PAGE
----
BJ commented recently on tactics for submitting proposals via electronic systems (sometimes known in the trade as “eRFP” or “eRFX” processes).
With my purchasing background, I was given to ponder what the buyer is trying to achieve by using one of these systems, as that might inform the debate. Perhaps sales teams have ultimately scored an own goal here – much of the drive to using the technology is caused by frustration with the quality and compliance levels of the proposals that buyers have seen in the past.
• qualify potential bidders (less serious players might not bother bidding, hence pruning the field straight away to a more manageable number of proposals to evaluate)
• ensure that all vendors provide the necessary information
• ensure that proposals are easy-to-evaluate (all answers appearing in the same order and format)
• makes it easier to compare proposals (e.g. “answer 25 from Vendor A vs. answer 25 from Vendor B”)
• bring more of a focus onto price (the “written stuff” can be compared and contrasted to make sure all vendors reach the baseline, before we look at the costs)
• making sure that timescales are adhered to rigidly
• reducing timescales (“it must be quicker for them to fill in boxes than format a huge document, surely?”)
• making it easier to circulate the relevant sections of proposals to the relevant evaluators for scoring, and (potentially) helping to collate their scores and evaluation notes in a consistent manner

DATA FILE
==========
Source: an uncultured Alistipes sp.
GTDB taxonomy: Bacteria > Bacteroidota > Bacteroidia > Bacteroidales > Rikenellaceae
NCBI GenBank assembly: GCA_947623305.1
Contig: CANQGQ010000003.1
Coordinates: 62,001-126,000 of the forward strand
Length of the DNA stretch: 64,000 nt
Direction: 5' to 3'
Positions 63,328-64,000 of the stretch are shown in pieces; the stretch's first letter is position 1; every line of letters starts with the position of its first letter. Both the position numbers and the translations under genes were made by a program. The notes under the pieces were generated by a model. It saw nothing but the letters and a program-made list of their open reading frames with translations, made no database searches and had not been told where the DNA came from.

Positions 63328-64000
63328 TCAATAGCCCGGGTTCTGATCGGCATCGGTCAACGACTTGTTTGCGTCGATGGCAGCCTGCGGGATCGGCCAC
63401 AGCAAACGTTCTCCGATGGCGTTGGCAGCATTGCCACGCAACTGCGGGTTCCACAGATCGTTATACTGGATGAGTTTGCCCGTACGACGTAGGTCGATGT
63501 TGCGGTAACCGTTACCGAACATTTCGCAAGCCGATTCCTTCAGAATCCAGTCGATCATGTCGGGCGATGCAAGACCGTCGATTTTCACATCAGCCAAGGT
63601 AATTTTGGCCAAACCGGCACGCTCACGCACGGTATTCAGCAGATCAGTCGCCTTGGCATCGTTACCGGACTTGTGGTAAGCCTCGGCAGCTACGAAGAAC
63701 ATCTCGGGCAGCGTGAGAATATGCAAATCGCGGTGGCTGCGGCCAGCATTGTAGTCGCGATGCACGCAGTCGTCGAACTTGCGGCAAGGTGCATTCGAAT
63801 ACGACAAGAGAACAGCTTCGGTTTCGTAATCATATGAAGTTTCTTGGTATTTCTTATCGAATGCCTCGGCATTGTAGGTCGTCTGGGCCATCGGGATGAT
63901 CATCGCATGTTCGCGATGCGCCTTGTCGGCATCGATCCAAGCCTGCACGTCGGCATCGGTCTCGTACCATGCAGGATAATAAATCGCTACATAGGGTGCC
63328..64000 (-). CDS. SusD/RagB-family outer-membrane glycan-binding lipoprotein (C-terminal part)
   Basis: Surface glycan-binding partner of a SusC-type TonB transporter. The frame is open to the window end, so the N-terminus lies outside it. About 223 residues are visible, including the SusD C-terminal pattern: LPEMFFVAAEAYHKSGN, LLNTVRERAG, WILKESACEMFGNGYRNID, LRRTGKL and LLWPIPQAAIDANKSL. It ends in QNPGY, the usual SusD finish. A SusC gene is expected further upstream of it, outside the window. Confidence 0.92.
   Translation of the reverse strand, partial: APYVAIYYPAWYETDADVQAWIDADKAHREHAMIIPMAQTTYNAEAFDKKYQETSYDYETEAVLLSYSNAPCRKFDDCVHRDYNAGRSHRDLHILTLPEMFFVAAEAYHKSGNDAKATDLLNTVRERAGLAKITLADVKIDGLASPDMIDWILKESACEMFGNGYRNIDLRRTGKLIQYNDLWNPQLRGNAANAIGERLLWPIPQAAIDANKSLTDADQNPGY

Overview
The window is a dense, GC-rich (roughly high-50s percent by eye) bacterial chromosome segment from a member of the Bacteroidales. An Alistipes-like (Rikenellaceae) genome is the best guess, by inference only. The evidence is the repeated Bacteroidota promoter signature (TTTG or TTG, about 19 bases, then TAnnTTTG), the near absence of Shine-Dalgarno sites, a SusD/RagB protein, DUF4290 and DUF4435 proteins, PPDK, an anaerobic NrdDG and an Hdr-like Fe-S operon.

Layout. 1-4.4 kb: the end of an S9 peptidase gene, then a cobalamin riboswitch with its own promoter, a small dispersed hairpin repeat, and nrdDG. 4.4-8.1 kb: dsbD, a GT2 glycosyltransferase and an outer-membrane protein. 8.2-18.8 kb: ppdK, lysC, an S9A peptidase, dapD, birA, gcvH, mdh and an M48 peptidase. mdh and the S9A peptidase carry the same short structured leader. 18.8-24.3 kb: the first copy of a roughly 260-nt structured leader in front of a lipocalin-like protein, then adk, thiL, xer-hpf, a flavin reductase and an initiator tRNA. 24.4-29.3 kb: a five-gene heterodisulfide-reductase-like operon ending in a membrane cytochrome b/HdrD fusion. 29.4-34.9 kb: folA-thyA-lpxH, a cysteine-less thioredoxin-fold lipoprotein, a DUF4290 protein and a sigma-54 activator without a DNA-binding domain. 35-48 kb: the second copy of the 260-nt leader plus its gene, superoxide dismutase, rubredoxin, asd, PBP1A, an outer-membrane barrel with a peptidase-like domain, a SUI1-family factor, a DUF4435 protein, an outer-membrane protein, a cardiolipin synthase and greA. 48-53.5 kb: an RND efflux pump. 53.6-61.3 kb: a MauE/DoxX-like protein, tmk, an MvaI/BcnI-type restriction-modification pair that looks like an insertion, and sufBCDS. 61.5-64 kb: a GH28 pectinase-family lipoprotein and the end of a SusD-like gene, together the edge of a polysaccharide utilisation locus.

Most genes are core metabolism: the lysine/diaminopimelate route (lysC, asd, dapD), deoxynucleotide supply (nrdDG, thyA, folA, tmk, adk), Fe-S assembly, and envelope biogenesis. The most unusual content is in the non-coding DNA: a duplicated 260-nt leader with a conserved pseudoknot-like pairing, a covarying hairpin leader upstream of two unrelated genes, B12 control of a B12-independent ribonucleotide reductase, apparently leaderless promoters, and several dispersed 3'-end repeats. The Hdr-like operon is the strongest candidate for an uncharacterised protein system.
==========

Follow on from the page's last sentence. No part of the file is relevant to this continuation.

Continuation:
• makes the process more efficient (debatable!).
There’s possibly a degree of corporate purchasing muscle-flexing here:
- we’ve bought (or been sold?!) a new system and we’re sure going to use it
- we think the system will help us get focus internally from colleagues across our business on the RFP process
- (perhaps increasingly in the future) making it easier to charge bidders for bidding (making sure that only serious suppliers bid – perhaps more than a desire to make money to offset the cost of their procurement exercise).
I guess my starting point for responding to an eRFX might be to understand why this particular customer is using a new process!
Now, all of that is fine, PROVIDED the system achieves these objectives AND doesn’t inhibit bidders from producing the best possible solutions/proposals:
- forcing them to spend more time concentrating on the technology (e.g. getting to understand the system, copying data into this new electronic format) at the expense of developing great content
- a poorly-designed set of questions and/or poor structure, that stops a supplier from “painting the big picture” and describing their best possible solution coherently
- imposing a format that restricts bidders from offering creative options.
And, of course, if you go back to purchasing theory, there’s certain categories of supply arrangements that might lend themselves to this sort of approach better than others. A “Strategic Critical” purchase (few vendors, hard to change, high spend, less price sensitive, security of high-quality supply being key) would potentially suffer more from a lack of creativity than a more commoditised purchase.